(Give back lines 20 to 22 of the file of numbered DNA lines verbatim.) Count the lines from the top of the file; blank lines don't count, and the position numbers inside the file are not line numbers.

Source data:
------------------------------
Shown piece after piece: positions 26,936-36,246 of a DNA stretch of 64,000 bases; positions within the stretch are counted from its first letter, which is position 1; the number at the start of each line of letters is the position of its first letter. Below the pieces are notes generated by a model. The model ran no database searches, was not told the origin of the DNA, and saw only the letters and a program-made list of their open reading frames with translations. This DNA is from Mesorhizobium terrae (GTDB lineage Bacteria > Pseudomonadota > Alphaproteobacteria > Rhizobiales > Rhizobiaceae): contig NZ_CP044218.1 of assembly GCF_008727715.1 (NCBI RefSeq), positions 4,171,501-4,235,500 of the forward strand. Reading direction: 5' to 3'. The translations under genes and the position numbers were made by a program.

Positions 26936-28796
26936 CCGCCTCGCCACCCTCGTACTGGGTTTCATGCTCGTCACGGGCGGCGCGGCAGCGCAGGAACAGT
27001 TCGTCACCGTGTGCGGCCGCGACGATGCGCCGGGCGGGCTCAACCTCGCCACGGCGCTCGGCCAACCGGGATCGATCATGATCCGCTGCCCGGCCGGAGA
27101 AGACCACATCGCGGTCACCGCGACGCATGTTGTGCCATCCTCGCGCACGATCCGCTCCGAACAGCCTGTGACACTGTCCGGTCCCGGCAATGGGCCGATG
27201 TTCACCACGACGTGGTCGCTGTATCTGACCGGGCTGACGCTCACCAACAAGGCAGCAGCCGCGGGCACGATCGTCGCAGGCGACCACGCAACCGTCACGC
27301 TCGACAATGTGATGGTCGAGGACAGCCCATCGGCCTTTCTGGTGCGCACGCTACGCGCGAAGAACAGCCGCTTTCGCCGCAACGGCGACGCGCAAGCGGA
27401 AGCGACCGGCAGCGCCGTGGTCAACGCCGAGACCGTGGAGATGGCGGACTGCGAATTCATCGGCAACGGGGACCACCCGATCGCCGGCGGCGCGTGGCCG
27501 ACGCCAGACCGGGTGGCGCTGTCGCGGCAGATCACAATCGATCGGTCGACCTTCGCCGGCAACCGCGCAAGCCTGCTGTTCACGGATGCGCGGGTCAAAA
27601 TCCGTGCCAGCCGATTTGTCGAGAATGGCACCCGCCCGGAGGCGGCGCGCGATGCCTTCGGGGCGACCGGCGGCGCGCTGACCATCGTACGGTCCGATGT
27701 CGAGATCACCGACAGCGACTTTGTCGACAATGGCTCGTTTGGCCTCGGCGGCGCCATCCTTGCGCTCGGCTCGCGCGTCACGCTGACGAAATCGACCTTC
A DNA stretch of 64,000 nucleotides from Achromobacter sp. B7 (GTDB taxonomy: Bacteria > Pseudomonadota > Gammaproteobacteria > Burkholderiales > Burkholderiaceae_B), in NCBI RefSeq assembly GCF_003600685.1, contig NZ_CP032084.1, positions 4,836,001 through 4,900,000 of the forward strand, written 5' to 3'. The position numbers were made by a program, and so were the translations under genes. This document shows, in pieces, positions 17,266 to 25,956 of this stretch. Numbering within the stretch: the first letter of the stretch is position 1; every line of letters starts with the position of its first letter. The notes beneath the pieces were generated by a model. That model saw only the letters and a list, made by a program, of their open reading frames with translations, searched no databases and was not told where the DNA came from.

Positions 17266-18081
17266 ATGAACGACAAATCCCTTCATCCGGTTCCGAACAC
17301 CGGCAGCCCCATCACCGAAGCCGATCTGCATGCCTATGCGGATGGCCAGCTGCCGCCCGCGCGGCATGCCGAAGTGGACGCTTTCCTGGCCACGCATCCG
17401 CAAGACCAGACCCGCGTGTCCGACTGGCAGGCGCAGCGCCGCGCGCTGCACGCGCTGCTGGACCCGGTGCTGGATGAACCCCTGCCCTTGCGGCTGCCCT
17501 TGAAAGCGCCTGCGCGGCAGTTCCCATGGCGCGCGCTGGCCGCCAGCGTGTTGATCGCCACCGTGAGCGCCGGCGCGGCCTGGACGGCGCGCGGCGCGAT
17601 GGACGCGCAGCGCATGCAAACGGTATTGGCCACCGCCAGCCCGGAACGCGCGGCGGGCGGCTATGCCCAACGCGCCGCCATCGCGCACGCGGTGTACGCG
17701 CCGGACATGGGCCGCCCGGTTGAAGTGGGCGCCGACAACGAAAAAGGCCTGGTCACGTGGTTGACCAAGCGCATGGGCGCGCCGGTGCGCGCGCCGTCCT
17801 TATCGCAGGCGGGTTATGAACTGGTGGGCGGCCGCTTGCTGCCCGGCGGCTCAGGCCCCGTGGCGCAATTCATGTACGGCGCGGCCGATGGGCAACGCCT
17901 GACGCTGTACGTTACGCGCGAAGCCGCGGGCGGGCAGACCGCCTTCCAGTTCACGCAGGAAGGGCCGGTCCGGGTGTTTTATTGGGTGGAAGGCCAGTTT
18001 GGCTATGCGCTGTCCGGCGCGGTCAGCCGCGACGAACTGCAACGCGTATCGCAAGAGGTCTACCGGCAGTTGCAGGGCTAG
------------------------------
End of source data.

17801 TATCGCAGGCGGGTTATGAACTGGTGGGCGGCCGCTTGCTGCCCGGCGGCTCAGGCCCCGTGGCGCAATTCATGTACGGCGCGGCCGATGGGCAACGCCT
17901 GACGCTGTACGTTACGCGCGAAGCCGCGGGCGGGCAGACCGCCTTCCAGTTCACGCAGGAAGGGCCGGTCCGGGTGTTTTATTGGGTGGAAGGCCAGTTT
18001 GGCTATGCGCTGTCCGGCGCGGTCAGCCGCGACGAACTGCAACGCGTATCGCAAGAGGTCTACCGGCAGTTGCAGGGCTAG